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 Total Solar Eclipse of 2017 August 21
 Fact-check on Official and Authoritative Assertions

#eclipse2017, #tse2017, #2017eclipse
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Some official sources, for example NASA and USNO, certify, or at least let you think, that the path of totality for this total solar eclipse will only pass through 12 or 13 states: this is inaccurate at best. Indeed this eclipse path crosses 14 states:
Oregon Flag Idaho Flag Montana Flag Wyoming Flag Nebraska Flag Kansas Flag Iowa Flag Missouri Flag Illinois Flag Kentucky Flag Tennessee Flag Georgia Flag North Carolina Flag South Carolina Flag
More details…
Now lets do some more fact-checking on the veracity of official and authoritative assertions.

 
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NASA

In January 2017 this is what you could read on the "Eclipse 2017 NASA" website at the following URL http://eclipse2017.nasa.gov/maps-cartography (see screenshot to keep a record). Weeks after I pointed this out and as of February 2017 the false or misleading information have been completely removed rather than just fixing it! Is this the new trend we’re seeing elsewhere… ;-)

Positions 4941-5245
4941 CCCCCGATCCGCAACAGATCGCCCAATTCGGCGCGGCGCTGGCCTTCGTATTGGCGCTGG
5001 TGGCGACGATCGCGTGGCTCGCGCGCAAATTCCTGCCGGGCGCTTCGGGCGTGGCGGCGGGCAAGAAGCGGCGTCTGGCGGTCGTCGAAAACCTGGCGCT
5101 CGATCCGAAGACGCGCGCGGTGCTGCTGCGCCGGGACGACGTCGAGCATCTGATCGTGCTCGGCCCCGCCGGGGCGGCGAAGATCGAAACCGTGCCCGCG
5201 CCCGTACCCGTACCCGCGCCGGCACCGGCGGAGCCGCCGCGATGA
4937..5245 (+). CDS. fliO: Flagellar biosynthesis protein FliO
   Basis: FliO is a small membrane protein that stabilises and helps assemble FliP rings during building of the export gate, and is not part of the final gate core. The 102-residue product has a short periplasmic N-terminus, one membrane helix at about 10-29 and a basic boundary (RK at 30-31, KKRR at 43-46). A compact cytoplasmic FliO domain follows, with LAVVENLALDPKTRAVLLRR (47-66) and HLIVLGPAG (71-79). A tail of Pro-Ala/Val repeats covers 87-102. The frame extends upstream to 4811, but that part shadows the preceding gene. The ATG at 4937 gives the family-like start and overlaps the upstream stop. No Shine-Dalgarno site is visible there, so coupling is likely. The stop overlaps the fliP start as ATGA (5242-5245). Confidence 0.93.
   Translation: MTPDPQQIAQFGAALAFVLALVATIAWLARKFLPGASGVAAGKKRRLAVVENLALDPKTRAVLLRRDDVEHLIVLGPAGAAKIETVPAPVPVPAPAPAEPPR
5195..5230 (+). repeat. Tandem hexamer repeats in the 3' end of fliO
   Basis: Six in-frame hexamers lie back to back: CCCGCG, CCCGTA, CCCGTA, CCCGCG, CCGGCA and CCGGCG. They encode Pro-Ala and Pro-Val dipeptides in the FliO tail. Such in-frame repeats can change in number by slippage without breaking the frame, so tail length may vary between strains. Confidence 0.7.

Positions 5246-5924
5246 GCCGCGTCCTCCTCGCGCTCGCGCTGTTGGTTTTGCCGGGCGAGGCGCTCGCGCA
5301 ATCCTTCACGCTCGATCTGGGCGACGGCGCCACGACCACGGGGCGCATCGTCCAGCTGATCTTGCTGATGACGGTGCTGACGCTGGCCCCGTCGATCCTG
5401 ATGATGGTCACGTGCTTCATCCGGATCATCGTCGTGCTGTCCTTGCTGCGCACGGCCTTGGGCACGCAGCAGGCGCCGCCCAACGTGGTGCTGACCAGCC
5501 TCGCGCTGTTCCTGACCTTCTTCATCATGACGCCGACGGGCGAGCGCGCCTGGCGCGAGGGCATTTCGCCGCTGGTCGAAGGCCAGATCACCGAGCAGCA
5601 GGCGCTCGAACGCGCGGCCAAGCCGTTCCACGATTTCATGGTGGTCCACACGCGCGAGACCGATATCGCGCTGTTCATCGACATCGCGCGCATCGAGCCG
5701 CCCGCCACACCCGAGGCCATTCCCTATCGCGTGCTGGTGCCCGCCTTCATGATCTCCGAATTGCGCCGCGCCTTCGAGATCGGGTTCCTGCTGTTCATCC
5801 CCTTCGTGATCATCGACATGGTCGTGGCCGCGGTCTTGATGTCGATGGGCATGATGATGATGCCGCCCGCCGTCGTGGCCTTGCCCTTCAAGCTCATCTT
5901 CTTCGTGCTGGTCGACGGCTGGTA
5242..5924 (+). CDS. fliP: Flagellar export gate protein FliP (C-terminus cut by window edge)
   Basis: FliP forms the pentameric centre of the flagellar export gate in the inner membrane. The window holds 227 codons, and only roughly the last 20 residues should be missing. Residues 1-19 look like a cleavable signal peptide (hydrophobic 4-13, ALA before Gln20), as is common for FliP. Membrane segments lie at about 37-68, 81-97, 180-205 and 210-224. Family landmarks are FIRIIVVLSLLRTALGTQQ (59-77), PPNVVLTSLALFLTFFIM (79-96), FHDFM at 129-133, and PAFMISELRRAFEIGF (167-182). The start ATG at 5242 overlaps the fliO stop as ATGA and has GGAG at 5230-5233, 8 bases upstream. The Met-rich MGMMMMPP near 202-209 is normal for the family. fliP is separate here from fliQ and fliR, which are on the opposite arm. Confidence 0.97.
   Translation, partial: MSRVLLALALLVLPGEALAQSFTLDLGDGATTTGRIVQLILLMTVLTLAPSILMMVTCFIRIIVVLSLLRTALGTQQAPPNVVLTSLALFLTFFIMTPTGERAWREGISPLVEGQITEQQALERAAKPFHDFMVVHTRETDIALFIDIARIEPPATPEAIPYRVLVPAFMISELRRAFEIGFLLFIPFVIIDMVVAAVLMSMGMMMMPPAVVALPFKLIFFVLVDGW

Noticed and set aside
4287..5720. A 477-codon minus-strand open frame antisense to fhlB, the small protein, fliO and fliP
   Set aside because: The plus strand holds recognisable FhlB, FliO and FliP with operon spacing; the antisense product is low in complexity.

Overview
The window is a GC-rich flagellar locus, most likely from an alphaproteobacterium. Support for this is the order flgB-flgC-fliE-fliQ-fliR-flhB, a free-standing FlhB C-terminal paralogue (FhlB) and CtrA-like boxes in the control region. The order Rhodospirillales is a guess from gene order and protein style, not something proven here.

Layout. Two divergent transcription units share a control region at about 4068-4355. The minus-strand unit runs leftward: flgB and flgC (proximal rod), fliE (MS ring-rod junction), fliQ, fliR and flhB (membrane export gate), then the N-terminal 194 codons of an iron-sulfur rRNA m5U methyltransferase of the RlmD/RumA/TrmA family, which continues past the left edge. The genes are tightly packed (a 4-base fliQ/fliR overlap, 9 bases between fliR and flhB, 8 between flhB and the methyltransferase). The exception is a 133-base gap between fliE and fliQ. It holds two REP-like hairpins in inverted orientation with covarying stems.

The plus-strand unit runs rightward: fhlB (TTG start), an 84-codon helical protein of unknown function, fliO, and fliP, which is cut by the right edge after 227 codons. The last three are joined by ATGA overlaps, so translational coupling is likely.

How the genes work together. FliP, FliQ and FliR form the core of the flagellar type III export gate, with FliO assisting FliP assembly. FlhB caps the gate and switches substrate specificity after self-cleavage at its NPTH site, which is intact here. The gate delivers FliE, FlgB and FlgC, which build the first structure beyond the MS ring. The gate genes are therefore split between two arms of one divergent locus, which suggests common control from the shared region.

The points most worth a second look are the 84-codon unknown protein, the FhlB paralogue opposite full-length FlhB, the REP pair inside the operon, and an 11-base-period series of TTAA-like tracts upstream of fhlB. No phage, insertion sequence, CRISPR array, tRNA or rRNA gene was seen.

NASA Assertions

Ok, lets analyze those assertions one by one to see what is going on.

"In the 35 years from 1981 to 2016, there have been no total solar eclipse over the U.S.."

This assertion is misleading at best.
Where does this 1981 year come from? Maybe to have an identical time span with the next assertion?
Are they talking about the continental USA or not (likely not since on the fifth assertion "continental" is specified), because there were a TSE over Alaska (Aleutian Islands) in 1990 and another total over Hawaii in 1991 as seen on this map:

Total Solar Eclipse 1990 1991

"Between 1776 and 2017, Montana and Idaho have seen the most total solar eclipses with six events each during this time."

This assertion is plain wrong.
Indeed Montana saw eight TSEs, one of them —1930 April 28th— being a beaded total. Idaho saw six TSEs, among which 1930 April 28th is the beaded total previously mentioned. The 1930 hybrid solar eclipse was in fact never really total anywhere along its path as there was no complete photospheric extinction. In 2017 the total solar eclipse central path will cross both Idaho and Montana.
In reality, Montana is the undisputed champion and will retain its crown even after TSE 2017; moreover Montana will even increase its lead in 2044 and 2099.

Here is the proof for Montana:
Montana Total Solar Eclipse Independence 1776
And now for Idaho:
Idaho Total Solar Eclipse Independence 1776

"This eclipse will be the first since 1979 to be visible within the 50 states."

This new assertion is wrong.
Indeed Hawaii didn’t experience any eclipse in 1979! So you have to go back to TSE 1970 to find the correct answer.

Total Solar Eclipse 1979 1970

"During the last 1,000 years, 98% of the locations across the continental U.S. have been able to view a total solar eclipse."